happy valentine’s day! by which i mean, i’ve been keeping this really delicious chocolate cloud cake from you for too long and i wanted to see if i could find a use for a bit of that beet powder i bought at costco and just can’t quite bring myself to enjoy in smoothies as much as i wish i did.
mostly my brief dalliance into trying to make a pretty dessert reminded me that while desserts that i make taste good, they aren’t going to make me a pinterest sensation. which i feel 1,000% fine about. it also reminded me how yummy this cake is and made me nostalgic for the times i’ve enjoyed it before.
when i get together with my college friends for a weekend together, we cook and bake A LOT. this flourless chocolate cake has become something of a staple at our gatherings, as is endorsed by those of us who were born in belgium and brought us both drinking chocolate and the original version of these brownies and it is also safe for those of us who can’t with the gluten. as my chocolate connoisseur friend said, “in my opinion, it’s what gluten-free baking should be. omitting the flour because it’s best that way, not making some weird set of substitutions.” amen to that!
not content to quit while i was ahead though, with a recipe for a decadent yet accessible chocolate souffle cake, i tried to get cute with the aforementioned beet powder. in my head, it was this really pretty perfect dusting of intense pink, perfect for the upcoming holiday. check me out, instagram!
in practice, i overbeat the whipped cream, as always, and the beet powder turns out to be quite fine compared to the size of the holes on my little mesh strainer, so things got a bit aggressive.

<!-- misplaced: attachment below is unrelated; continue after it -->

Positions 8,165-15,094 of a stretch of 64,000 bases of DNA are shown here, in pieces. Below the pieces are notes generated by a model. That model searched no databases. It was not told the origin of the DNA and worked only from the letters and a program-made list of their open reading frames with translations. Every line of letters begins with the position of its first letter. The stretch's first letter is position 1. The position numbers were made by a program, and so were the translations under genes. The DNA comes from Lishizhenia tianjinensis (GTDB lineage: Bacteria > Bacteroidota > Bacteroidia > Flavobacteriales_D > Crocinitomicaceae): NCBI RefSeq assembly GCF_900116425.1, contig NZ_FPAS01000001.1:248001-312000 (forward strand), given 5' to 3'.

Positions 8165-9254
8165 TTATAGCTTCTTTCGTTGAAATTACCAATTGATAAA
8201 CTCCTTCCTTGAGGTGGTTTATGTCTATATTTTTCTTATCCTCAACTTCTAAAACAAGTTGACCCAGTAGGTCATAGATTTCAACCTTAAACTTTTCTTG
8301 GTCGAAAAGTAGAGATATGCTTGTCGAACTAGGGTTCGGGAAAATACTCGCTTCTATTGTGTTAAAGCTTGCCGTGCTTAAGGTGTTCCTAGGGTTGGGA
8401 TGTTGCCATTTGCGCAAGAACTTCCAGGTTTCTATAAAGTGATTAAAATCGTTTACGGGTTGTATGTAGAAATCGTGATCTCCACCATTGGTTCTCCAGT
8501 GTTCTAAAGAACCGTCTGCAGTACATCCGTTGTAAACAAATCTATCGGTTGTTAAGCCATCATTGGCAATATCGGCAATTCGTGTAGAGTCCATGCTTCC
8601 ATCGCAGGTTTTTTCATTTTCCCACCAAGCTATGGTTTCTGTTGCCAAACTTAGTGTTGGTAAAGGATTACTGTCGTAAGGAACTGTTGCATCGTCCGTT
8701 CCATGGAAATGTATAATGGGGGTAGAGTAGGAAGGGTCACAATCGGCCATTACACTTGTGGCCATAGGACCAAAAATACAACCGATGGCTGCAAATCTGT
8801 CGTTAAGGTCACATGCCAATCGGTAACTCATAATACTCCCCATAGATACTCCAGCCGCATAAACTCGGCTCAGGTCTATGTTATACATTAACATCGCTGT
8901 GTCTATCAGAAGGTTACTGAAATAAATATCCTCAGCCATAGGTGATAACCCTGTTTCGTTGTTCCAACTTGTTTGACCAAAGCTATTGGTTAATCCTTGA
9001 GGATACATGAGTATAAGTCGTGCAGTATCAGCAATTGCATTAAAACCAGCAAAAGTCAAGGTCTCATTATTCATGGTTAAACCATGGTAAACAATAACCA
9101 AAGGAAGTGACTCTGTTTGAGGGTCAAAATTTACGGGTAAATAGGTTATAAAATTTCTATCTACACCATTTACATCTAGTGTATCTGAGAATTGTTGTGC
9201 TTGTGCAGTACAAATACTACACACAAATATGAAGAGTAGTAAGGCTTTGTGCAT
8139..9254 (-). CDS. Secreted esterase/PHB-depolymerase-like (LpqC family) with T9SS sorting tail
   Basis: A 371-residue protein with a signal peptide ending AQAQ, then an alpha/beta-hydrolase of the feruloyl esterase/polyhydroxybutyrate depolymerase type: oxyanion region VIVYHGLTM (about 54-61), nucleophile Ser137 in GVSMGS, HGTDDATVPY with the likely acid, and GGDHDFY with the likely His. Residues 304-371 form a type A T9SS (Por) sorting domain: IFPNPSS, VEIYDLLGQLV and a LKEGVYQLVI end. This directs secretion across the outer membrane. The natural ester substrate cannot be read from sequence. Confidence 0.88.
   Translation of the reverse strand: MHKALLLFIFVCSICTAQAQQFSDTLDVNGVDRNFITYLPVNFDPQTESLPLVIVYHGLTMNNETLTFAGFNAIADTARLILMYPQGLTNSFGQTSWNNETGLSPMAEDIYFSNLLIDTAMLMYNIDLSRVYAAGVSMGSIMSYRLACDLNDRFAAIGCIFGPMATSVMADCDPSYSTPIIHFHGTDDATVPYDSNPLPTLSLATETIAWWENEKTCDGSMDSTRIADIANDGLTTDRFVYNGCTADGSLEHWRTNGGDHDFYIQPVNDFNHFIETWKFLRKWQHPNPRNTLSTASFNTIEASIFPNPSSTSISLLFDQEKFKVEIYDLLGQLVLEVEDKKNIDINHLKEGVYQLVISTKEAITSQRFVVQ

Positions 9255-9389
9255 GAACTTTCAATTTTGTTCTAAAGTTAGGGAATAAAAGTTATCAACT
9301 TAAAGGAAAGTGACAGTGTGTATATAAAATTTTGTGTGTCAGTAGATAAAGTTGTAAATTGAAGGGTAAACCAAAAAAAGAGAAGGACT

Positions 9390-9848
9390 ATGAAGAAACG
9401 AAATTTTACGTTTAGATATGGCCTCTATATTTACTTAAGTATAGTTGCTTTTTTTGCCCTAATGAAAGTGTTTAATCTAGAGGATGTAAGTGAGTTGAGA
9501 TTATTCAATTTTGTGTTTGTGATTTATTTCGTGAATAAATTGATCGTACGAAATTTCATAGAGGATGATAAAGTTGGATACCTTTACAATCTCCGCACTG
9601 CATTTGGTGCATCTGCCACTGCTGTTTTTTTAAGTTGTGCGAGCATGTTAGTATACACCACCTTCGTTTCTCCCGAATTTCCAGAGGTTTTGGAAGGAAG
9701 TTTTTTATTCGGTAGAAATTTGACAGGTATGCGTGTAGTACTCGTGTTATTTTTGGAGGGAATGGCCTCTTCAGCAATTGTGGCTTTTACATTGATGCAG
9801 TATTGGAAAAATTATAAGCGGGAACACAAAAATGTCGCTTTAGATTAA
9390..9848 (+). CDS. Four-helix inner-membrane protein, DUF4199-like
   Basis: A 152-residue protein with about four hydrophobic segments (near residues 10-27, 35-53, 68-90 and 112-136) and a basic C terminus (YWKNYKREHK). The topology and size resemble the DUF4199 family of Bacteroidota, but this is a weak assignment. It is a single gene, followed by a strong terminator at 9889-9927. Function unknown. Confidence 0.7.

also, after i had already made and photographed my chocolate cloud cake, i searched online to see if this was a recipe name that people might ever search for and discovered a) yes it is and b) people who approach the whipped cream topping more like, well, clouds, and less like frosting end up with a prettier result.
while i feel really quite good about the nearly zero chance of ever being asked to make someone’s wedding cake and understand that directing you away from *my* recipe site and telling you to go look at other recipe sites is not traditionally advisable, i’ll adopt the miracle on 34th street approach and recommend that you take a quick peek at how others have approached the whipped cream.
but please do come back! we’ve got more to cook together and i may even manage to get a couple more posts up over the next few weeks. after all, i know you’re all just on a desperate search for a good kohlrabi recipe, right?! don’t worry, i’ve got you covered.
chocolate cloud cake
chocolate cloud cake is a decadent contrast of rich, flourless chocolate cake with fluffy whipped cream. beet powder dresses it up for holidays!
- 227 g. (8 oz.) high quality bittersweet chocolate, coarsely chopped, see notes
- 113 g. (4 oz. / ½ cup) unsalted butter, cut into roughly tablespoon size pieces, softened
- 6 large eggs: 2 whole, 4 separated
- 198 g. (7 oz. / 1 cup) granulated sugar
- 341 g. (12 fl. oz. / 1 ½ cups) heavy cream, well chilled
- 1 teaspoon vanilla extract
- unsweetened cocoa powder or beet powder (if you want yours pink like mine) and/or dark chocolate shavings
- preheat the oven to 350° F. line the bottom of an 8” or 9” springform pan with a piece of parchment paper, cut to fit the bottom of the pan. do not butter the paper or the pan.
- in a heat proof, medium size bowl set over a pan of simmering water (or a double boiler), melt the chocolate, stirring constantly. remove the bowl from the heat and whisk in the butter until it melts. set aside.
- in a large bowl, whisk the 2 whole eggs and the 4 egg yolks with 99 g. (½ cup) of the sugar until combined. whisk in the warm chocolate mixture. set aside.